[accessibleimage] Re: Blind children drawing people

I learned how ti interact with flat 3d almost by accident but I am still not 
good at it and I'm blind since birth now aged 60.  I happened to see a tactile 
drawing standing on it's edge and it clicked.  I think that a lot of training 
at a young age is important.  I think at some point, the ability to grasp 
complex 3d understanding becomes out of reach but I hope not.  I'd love to be 
taught or at least for the attempt to be made.

I got drawing right away as soon as the right tools were presented.  I figured 
out a way to draw clothing but I could never figure out how to draw them so 
that they weren't transparent <grin>

On Jan 29, 2012, at 11:14 PM, cpond wrote:

Yes.  I do find it completely familiar, Amanda.  Ha, some funny mishaps on my 
part with which I won’t tangle up this list.  Write me off-line if you wish.  
But, before you wrote your reasons for not drawing clothes on the figure, I had 
the question (your reason) in my mind.  Then when I read it, it felt like inner 
verdigo sort of.
 
When I had to study drafting of sorts, I could never for the life of me figure 
out how the tactile representations of three-D objects shown to me could be 
seen as such by the sighted.  Feel the three-D tactile drawing of a ball, a 
barrel, a cookie, a record, a cylinder, and other more complex figures and 
you’ll get the idea.  The drawing of a house looked—that is felt—absolutely 
Nothing like the three-D models of houses which I’ve handled.  The same goeth 
for some animals.  So, I merely memorized the generic shapes so I could 
duplicate various drawings when I had to on the raised kine drawing kit.  I 
varied the parameters, added subfigures together, but could never understand 
them visually.
 
IN some cases, I could never identify an object as it was drawn, but as soon as 
it was told me to me then limbic recognition flashed forth, like a blaze of 
lightning where before had reighned great darkness.
 
I’ve known people who lost their sight as adults, and they had no such 
challenges as these.
 
Charles
 
From: Amanda Lacy
Sent: Sunday, January 29, 2012 10:39 PM
To: accessibleimage@xxxxxxxxxxxxx
Subject: [accessibleimage] Re: Blind children drawing people
 
This brings back some interesting memories. I am blind from birth and found it 
easy to learn to draw sort of stick figures at an early age. Once I drew one in 
my mainstream class and the teacher immediately said, "Amanda, the person is 
upside-down." The head was pointed toward me, and I reasoned that there was 
neither up nor down on that flat paper and that if I lifted the edge closest to 
me so that the figure was standing up, it would be facing my direction and 
right-side-up. No one understood my reasoning.
 
Interestingly, my second drawing mishap took place at the Texas School for the 
Blind during a summer program. We were required to draw, and so I drew another 
bipedal figure. The staff then asked me to draw clothes on it. I tried to 
explain that this was impossible since the figure was flat and clothes had to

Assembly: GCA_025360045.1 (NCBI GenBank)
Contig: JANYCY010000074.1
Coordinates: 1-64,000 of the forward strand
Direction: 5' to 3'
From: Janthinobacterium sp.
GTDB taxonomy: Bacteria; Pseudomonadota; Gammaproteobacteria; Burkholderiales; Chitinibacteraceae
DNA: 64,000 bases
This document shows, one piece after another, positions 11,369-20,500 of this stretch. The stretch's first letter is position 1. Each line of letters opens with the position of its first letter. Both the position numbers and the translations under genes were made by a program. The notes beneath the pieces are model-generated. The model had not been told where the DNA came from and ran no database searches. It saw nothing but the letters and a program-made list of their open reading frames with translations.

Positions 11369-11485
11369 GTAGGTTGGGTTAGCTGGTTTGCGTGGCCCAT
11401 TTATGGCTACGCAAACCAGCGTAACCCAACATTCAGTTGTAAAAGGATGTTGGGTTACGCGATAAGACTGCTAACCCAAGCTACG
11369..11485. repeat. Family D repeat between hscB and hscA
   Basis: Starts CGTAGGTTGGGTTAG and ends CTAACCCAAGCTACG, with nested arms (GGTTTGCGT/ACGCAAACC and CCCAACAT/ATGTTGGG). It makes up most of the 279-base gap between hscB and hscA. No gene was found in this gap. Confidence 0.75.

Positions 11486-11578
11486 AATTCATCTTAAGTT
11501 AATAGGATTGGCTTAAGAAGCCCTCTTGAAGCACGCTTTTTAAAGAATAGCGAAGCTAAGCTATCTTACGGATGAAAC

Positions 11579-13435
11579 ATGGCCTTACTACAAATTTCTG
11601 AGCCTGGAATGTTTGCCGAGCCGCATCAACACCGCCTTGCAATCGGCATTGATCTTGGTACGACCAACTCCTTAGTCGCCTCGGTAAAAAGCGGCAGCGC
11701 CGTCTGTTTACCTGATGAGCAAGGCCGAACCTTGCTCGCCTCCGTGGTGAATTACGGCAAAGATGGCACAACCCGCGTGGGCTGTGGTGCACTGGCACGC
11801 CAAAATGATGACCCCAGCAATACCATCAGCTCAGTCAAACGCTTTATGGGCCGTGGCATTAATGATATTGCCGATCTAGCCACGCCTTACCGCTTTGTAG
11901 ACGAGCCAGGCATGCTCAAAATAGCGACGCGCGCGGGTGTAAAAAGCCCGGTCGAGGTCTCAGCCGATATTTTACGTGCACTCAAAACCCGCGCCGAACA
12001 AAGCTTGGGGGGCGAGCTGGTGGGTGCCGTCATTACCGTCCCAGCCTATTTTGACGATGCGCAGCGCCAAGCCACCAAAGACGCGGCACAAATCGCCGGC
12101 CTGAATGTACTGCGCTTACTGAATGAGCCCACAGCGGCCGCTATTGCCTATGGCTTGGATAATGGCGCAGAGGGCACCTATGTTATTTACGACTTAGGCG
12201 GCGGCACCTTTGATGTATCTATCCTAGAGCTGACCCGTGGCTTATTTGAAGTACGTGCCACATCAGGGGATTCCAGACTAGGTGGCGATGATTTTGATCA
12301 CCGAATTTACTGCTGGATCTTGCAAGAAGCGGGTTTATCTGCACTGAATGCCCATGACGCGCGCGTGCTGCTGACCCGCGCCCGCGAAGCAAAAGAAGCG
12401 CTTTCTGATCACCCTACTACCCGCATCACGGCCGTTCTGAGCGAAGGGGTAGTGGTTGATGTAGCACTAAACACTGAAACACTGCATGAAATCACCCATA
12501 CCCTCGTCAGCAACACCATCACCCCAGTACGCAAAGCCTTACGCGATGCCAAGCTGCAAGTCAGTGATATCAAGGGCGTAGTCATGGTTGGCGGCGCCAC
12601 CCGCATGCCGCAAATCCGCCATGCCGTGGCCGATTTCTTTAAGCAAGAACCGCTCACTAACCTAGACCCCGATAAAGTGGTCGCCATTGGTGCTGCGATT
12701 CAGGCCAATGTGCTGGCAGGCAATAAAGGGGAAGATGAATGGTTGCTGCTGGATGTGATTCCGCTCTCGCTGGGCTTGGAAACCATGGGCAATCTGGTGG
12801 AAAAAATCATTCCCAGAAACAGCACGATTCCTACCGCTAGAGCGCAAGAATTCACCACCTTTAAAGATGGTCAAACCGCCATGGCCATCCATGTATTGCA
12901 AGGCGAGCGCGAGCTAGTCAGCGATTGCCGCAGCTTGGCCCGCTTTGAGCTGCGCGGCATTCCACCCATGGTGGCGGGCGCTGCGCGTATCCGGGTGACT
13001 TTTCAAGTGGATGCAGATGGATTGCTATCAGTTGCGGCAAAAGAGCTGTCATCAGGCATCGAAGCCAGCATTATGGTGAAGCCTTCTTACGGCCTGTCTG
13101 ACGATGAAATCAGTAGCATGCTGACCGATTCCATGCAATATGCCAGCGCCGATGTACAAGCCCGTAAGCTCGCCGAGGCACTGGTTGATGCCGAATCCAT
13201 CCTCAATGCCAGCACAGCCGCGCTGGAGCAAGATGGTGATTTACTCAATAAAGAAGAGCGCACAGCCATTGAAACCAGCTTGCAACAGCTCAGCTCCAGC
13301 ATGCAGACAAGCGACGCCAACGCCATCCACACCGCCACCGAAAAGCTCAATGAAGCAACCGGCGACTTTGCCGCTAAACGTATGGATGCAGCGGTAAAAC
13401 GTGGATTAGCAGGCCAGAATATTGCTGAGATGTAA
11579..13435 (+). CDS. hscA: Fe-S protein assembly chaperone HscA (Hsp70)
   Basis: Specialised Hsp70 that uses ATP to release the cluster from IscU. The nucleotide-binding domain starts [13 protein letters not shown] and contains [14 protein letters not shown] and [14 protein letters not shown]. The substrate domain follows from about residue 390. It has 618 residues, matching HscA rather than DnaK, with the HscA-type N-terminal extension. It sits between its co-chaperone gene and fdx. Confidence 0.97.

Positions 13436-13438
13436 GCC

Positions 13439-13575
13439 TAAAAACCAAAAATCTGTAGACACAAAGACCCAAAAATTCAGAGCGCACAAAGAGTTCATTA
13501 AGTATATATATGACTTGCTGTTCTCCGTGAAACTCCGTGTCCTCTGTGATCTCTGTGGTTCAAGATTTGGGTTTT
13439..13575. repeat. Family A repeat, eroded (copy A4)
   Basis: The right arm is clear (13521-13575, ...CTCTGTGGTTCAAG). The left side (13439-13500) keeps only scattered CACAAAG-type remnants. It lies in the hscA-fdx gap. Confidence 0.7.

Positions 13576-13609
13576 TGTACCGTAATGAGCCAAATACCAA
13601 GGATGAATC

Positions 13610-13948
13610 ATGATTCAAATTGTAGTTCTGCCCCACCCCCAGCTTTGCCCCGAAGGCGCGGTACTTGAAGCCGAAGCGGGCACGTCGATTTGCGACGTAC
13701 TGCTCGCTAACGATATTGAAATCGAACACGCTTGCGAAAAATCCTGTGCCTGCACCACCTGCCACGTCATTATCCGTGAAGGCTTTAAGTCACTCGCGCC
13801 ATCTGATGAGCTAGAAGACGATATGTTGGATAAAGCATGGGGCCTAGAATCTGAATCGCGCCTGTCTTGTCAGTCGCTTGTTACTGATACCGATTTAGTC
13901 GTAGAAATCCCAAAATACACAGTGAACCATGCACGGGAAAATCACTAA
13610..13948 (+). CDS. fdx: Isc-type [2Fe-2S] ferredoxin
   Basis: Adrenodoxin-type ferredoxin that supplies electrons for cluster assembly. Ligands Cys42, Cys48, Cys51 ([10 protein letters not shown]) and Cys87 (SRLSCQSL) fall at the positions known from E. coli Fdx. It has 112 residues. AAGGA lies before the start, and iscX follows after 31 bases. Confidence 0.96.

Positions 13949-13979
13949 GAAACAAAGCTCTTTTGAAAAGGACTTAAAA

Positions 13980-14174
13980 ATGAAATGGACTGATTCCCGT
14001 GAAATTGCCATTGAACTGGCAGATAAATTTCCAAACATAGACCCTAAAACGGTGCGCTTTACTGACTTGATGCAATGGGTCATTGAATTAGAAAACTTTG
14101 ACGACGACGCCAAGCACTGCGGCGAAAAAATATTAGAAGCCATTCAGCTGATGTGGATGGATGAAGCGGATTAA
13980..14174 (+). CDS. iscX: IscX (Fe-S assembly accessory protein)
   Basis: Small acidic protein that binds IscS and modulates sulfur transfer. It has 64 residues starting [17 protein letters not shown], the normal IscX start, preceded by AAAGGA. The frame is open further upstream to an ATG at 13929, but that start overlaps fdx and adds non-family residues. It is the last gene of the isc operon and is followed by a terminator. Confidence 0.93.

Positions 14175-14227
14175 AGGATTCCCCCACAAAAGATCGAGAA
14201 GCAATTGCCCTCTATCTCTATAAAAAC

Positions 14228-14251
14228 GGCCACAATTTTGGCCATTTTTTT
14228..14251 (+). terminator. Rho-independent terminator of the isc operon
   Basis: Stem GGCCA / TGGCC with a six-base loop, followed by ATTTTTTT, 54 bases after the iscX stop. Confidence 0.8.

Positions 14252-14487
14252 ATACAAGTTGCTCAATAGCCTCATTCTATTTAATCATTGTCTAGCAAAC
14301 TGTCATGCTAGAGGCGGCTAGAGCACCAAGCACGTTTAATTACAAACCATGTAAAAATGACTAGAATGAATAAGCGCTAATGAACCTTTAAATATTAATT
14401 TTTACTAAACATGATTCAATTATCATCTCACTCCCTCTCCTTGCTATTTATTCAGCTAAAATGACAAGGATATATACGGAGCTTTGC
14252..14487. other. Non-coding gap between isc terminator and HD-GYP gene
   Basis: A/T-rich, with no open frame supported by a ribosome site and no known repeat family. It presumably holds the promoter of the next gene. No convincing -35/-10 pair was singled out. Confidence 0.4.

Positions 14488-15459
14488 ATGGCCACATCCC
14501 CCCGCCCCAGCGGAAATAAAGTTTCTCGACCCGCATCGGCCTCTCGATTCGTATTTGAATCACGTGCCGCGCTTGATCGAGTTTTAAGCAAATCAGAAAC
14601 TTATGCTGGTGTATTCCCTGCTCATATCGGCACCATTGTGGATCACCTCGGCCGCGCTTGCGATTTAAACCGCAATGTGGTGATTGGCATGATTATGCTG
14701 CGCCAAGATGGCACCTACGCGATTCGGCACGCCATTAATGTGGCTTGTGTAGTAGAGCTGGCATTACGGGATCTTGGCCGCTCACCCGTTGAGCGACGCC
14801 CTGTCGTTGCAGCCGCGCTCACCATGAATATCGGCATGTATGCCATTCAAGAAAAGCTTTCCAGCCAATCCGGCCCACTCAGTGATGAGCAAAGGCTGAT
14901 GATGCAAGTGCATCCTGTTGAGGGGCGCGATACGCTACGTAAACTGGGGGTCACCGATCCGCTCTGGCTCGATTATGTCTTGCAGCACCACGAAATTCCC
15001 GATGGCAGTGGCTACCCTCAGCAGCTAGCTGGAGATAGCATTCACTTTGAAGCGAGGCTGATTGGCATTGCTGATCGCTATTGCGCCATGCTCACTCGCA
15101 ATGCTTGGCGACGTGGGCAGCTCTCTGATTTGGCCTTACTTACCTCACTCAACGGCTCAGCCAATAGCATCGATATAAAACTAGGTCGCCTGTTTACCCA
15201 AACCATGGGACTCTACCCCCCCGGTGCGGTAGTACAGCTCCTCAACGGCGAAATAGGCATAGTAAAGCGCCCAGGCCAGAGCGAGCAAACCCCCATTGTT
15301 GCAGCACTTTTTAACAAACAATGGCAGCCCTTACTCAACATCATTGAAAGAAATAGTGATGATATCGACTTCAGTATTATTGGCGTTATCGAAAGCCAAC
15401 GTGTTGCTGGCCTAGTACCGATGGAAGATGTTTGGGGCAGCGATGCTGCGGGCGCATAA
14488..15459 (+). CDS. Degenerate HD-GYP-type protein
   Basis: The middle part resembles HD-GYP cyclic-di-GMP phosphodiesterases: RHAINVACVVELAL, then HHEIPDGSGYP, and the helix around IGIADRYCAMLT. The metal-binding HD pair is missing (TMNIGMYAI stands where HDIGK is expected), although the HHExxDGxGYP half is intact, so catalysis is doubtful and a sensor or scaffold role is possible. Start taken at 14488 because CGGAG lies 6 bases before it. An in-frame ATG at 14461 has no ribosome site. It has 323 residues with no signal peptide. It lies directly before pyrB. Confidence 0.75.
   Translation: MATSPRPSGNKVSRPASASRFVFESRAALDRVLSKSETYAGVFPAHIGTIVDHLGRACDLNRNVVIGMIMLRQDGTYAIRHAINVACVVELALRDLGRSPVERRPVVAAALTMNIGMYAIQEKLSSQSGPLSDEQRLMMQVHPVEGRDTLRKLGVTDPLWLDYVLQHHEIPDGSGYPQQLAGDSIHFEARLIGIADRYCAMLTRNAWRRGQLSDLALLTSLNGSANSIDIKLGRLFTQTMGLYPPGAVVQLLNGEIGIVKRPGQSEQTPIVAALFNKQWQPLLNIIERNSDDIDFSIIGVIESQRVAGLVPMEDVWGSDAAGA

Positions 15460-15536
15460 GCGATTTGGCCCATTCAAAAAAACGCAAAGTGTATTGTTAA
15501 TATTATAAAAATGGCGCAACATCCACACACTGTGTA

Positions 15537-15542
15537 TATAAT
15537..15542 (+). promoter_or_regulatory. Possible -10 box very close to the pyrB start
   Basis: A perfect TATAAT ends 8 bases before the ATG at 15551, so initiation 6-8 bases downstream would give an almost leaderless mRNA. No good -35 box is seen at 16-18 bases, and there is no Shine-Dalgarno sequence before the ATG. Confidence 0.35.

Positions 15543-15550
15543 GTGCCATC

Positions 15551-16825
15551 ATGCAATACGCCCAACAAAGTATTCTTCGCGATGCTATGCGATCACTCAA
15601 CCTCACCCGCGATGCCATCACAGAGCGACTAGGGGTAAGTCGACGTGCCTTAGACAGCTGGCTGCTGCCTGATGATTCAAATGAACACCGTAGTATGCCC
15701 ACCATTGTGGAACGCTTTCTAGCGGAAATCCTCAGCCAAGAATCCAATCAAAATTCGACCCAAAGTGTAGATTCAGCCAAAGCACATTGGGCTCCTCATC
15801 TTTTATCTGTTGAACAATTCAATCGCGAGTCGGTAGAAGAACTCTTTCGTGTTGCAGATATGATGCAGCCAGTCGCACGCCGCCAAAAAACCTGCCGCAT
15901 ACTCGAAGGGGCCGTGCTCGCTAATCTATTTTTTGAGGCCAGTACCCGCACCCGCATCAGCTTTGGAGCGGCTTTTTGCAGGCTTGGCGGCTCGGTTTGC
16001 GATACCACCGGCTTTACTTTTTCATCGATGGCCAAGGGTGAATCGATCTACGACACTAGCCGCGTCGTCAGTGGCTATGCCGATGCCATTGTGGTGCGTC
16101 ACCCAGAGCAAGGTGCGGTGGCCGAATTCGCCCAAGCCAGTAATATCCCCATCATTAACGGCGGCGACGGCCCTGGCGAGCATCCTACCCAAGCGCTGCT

wrap around a 3D body. Being six or seven years old I was not taken seriously.
 
Does anyone find any of this familiar?
 
Amanda
 
----- Original Message -----
From: cpond
To: accessibleimage@xxxxxxxxxxxxx
Sent: Sunday, January 29, 2012 9:14 PM
Subject: [accessibleimage] Re: Blind children drawing people
 
Many blind children (and also adults) cannot conceive drawing a 
three-dimensional object in a two-dimensional medium.  Whether it is a 
neurological, a developmental or comceptual block, this is so for many.  
Three-dimensional visualizing, and more critically here the sense of sight 
being able to “see” in three dimensions must be learned within a narrow windows 
at an early time in the child’s life.  Else it doesn’t seem to take.
 
Charles
From: bmarek
Sent: Sunday, January 29, 2012 2:28 PM
To: accessibleimage@xxxxxxxxxxxxx
Subject: [accessibleimage] Re: Blind children drawing people
 
It's probably silly to post a question and then to try and answer it but I, 
too, find the question intriguing. I work mainly with school-age children, 
where I am confronted with somewhat different challenges, like the request I 
had from a 10-year old who said: I can understand drawings of people standing 
but not when they are doing something. To help him and other children solve 
this "problem", I developed a resource which I call "Fleximan" but it only 
helps children understand what people look like when they sit, bend down, jump, 
do push-ups or somersaults, kick or throw a ball etc. but does not provide an 
answer to the question about how very young blind children draw people.  My 
feeling is that "tadpoles" may not be an obligatory stage in blind children's 
drawings. Drawing on plastic is much harder than drawing on paper so probably 
blind children do not start drawing as early as sighted kids, and, drawing a 
circle is not easy when you can't see so sth like a rectangle is more likely as 
the main part of a person's body. But I may be wrong

Boguslaw 'Bob' Marek

 
W dniu 29.01.2012 20:16, bmarek napisał(a):

> Below I am copying a message from another list - a question from a friend in 
> Australia.
> 
> Boguslaw 'Bob' Marek:
> 
> Hi,
> For a new project I am very interested to find out if you know of research or 
> resources giving an insight in the drawing development of young blind 
> children and if, like their sighted peers, they go through a period in which 
> they draw so-called "tadpole drawings", basically a circle as the head and 
> body in one, and then sticks as arms and legs?
> kind regards,
> Phia
> 
> Sonokids Australia
> www.sonokids.org
> 
>  
> 
> 
> 
> 
>  
 
 

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